An expecting new mother comes into your practice for a routine ultrasound exam. During the exam she pulls out her cell phone to capture a few photos and maybe a short video. What do you do?
As cell phone use has become ubiquitous, the AIUM has been receiving more and more calls and messages asking about cell phone use policies during obstetric exams. Practices are searching for guidance on how to set such a policy and what should be included.
To get a sense of how practices are dealing with this issue, last month, the AIUM sent a short survey to 1,652 individuals in 1,138 AIUM OB-accredited practices. Nearly 22% of recipients completed the survey.
According to the results, 88% said their practice does not allow videotaping during OB exams. However, only 51% said their practice has a written policy that supports this.
Why Have a Policy?
Those practices that forbid or restrict videotaping do so for a number of reasons. Some of the most commonly cited reasons include:
- It is distracting. Several respondents mentioned that having people videotaping is very distracting to the sonographers and physicians who are trying to conduct a medical examination. To help these individuals focus on medical care, videotaping is not allowed.
- Legality. In order to protect the patient’s medical information and staff identity, practices do not allow videotaping.
- Findings. When a sonographer or physician begins an examination, they do not know what they might find. To avoid the widespread sharing of unread studies or potentially personal information or decisions, practices ask that patients keep their phones off.
While nearly half of AIUM-accredited practices stated they do not have a written policy, there are several ways in which patients are told or asked to refrain from videotaping. Those methods include:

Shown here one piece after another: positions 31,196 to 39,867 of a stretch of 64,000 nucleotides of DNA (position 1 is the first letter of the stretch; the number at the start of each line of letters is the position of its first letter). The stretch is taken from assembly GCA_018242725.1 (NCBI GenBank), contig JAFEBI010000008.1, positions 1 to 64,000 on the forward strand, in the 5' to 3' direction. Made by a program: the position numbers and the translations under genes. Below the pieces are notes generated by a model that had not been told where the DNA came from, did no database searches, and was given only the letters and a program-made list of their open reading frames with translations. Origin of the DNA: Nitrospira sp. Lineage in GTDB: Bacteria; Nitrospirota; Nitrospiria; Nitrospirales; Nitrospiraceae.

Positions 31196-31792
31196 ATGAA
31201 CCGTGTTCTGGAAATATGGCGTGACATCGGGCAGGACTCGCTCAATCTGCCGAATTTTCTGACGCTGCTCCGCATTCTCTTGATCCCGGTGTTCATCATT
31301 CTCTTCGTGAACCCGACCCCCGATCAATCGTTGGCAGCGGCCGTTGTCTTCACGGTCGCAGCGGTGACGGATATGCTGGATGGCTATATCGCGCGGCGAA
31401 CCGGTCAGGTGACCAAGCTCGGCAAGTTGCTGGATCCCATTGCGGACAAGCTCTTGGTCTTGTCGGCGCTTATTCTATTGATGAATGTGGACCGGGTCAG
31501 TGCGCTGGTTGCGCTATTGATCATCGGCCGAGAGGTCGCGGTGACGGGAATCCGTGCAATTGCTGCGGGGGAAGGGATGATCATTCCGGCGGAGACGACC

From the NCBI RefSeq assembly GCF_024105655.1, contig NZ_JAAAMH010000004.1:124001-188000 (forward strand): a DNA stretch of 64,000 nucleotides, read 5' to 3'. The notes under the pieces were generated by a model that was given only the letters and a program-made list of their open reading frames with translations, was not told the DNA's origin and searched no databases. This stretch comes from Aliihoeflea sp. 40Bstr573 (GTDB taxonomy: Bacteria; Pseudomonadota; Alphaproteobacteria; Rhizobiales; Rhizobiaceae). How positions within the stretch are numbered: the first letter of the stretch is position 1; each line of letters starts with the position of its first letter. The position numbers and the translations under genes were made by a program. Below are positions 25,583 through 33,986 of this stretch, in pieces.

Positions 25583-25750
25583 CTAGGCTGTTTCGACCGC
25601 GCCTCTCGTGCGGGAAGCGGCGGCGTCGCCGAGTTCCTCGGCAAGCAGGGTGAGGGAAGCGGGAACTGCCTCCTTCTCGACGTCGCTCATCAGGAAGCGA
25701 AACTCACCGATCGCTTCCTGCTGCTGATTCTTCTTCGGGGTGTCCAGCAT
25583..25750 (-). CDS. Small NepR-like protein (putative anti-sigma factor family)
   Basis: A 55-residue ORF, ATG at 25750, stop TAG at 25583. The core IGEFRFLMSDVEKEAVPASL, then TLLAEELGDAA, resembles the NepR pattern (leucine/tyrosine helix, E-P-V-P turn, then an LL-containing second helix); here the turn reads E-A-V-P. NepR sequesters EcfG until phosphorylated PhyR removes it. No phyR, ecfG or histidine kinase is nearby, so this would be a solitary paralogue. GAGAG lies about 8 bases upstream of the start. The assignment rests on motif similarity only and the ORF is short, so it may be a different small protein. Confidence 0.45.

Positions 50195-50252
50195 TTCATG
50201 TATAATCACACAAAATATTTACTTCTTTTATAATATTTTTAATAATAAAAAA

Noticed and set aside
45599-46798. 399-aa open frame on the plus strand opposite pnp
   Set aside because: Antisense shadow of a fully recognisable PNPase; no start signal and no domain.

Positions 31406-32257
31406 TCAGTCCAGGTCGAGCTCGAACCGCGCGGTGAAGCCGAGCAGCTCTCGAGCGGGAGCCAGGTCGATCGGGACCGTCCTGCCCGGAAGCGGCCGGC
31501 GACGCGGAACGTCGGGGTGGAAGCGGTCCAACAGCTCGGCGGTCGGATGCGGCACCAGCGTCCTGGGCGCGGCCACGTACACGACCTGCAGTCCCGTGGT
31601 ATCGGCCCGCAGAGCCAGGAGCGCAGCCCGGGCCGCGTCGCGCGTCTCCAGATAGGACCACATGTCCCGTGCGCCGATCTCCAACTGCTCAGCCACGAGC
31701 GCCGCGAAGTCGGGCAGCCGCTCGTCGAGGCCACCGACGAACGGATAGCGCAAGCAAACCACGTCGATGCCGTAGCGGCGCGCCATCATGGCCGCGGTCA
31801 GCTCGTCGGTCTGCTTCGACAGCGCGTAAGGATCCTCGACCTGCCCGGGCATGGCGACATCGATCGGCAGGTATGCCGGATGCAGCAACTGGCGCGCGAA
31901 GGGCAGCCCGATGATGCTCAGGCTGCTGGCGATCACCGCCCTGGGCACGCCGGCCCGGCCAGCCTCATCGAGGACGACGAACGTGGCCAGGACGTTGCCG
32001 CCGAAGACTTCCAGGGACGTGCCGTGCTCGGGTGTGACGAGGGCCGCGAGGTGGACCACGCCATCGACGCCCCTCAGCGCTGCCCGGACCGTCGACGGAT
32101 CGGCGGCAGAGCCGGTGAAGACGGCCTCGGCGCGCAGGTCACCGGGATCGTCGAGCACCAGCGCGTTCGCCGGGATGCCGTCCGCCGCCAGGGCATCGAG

- Information in new patient packages
- Signs posted throughout the practice: waiting rooms, exam rooms, on the ultrasound machines
- Verbal statements from sonographers and physicians
Even using these methods, survey respondents acknowledge that enforcement is difficult because people still pull out their phones and hit record. Some practices do empower their employees by allowing them to stop the exam should a visitor not comply with the videotaping rules.
When Is It OK?
Of those practices that allow videotaping, most have rules about when and how it is allowed.
- Some practices allow short videos showing certain anatomy.
- Others state that patients can’t videotape staff or require that staff stay silent when patients are videotaping.
- In some practices, the sonographers and physicians use their discretion to control when and for how long videotaping can occur.
- Others allow unlimited videotaping after the diagnostic portion of the exam.
- Some practices will allow FaceTime (non-permanent) video during the exam but prohibit permanent videotaping.
- And still others are completely open and allow the entire exam to be videotaped.
Even among those practices that forbid videotaping, some may be allowed. The typical exceptions are for deployed parents or foreign parents of a surrogate. Many practices mentioned that they try to avoid the videotaping issue altogether by stating their policy and then following that by telling the patient they will supply some pictures or short video clips.
What can you do?
If your practice is looking to set a policy or even seeking resources to support your policy, here are some items that might help.
- Legal Counsel—If you are concerned about the legal aspect of allowing videotaping, or you are looking to set an official policy, seek legal advice and counsel.
- AIUM’s Keepsake Imaging Official Statement—This resource may help you in framing your policy, and it serves as a great document to share with patients.
- HIPAA—Several practices mentioned HIPAA compliance in their policies or statements as a reason for not allowing the use of videotaping during exams.
- Consent Law—In setting your policy, you may have support through your state’s consent laws.
In most cases, obstetric patients are not videotaping with ill intent. But as physicians and sonographers, there are legitimate and medical reasons to consider whether your practice should institute a policy on the use of videotaping equipment. While it can be a challenge to balance legal liability, best practice guidelines, and customer service, working with your staff, your legal counsel, and your customers, you can create a policy that works for all.